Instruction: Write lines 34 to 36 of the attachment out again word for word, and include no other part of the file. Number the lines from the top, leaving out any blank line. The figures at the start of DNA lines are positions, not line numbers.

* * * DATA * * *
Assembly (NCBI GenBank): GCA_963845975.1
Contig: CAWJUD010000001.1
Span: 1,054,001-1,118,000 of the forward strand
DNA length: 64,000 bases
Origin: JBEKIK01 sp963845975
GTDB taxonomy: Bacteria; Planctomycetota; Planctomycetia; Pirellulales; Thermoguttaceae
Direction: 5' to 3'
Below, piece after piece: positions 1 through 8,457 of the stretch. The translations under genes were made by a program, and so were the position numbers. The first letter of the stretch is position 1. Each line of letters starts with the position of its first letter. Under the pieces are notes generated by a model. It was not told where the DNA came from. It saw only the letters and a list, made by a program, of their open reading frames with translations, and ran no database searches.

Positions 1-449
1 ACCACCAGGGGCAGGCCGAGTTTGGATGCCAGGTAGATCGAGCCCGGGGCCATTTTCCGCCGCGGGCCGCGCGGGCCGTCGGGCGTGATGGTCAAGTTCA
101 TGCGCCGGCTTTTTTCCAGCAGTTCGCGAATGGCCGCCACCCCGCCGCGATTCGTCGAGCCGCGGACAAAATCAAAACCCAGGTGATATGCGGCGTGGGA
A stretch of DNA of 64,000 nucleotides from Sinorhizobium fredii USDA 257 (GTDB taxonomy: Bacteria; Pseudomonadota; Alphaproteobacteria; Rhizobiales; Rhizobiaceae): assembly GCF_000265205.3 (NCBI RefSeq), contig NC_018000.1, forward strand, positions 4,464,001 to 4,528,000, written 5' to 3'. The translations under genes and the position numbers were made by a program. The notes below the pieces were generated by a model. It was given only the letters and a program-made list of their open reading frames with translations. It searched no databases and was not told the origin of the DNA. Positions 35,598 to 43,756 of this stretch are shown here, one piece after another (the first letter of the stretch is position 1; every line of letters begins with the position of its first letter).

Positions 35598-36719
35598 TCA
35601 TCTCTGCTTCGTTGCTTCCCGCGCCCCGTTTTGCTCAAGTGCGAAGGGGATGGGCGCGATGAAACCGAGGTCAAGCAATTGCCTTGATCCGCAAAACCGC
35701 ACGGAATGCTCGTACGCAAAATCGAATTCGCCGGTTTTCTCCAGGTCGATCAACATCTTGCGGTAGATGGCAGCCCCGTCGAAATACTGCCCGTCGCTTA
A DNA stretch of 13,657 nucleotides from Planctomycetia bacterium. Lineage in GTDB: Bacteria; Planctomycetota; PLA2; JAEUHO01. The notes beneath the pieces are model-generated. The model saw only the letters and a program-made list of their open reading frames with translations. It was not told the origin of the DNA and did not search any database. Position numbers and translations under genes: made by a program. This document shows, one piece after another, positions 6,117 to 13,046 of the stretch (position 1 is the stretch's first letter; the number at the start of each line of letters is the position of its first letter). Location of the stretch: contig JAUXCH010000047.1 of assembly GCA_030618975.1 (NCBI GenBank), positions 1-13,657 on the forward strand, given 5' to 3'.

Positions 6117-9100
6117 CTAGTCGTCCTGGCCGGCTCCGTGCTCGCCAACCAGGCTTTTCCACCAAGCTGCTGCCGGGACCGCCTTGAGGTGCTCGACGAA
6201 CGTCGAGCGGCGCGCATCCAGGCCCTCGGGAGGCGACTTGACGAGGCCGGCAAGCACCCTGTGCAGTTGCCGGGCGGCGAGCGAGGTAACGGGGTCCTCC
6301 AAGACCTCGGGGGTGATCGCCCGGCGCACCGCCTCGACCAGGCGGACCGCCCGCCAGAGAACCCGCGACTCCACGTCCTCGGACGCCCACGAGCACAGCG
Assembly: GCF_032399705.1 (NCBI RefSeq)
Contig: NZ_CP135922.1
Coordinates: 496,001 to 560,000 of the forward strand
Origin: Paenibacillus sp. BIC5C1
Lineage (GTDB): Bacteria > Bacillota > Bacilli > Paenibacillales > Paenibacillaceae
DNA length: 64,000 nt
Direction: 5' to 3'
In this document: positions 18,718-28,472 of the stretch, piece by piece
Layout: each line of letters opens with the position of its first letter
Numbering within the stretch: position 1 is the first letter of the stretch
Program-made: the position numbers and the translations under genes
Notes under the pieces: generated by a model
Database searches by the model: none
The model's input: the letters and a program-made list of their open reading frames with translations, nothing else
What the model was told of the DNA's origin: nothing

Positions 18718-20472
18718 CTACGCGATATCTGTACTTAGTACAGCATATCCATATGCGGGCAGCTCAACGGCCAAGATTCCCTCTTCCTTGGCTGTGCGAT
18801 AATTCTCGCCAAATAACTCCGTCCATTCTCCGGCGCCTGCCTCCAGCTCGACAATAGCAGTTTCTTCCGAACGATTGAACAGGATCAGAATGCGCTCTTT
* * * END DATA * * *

Database searches by the model: none
The model's input: the letters and a program-made list of their open reading frames with translations, nothing else
What the model was told of the DNA's origin: nothing